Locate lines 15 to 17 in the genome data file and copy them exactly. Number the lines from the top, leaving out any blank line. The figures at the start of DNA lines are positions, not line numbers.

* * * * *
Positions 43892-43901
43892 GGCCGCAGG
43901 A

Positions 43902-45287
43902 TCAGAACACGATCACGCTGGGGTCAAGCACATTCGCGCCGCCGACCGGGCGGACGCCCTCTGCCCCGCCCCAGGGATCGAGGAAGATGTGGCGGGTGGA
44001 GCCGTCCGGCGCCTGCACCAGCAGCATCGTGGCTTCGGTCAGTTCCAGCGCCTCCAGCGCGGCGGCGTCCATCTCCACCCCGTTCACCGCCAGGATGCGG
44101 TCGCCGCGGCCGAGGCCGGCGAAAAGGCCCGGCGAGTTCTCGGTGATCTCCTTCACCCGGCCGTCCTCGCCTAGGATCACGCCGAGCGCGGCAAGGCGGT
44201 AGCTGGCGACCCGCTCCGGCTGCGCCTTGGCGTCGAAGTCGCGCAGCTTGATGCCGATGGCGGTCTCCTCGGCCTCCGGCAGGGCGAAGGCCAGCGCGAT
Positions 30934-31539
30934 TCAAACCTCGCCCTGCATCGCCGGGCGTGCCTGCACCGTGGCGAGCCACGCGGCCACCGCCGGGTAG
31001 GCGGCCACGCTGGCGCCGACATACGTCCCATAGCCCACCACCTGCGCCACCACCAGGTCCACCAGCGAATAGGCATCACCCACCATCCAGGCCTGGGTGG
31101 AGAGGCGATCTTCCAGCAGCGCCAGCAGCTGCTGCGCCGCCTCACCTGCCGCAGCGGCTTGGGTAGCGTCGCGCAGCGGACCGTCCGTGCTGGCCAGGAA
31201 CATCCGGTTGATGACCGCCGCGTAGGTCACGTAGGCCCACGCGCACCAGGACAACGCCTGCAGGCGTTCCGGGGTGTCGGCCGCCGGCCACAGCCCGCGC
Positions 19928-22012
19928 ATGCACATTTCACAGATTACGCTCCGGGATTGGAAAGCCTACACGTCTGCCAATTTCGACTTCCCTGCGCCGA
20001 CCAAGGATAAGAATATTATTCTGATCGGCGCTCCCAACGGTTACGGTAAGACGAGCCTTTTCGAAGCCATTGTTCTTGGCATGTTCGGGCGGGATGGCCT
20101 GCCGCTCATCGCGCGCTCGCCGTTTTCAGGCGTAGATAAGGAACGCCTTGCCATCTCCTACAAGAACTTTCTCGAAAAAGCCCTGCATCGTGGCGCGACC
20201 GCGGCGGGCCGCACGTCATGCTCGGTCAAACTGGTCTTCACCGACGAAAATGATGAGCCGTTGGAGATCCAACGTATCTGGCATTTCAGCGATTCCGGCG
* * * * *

19928 ATGCACATTTCACAGATTACGCTCCGGGATTGGAAAGCCTACACGTCTGCCAATTTCGACTTCCCTGCGCCGA
20001 CCAAGGATAAGAATATTATTCTGATCGGCGCTCCCAACGGTTACGGTAAGACGAGCCTTTTCGAAGCCATTGTTCTTGGCATGTTCGGGCGGGATGGCCT
20101 GCCGCTCATCGCGCGCTCGCCGTTTTCAGGCGTAGATAAGGAACGCCTTGCCATCTCCTACAAGAACTTTCTCGAAAAAGCCCTGCATCGTGGCGCGACC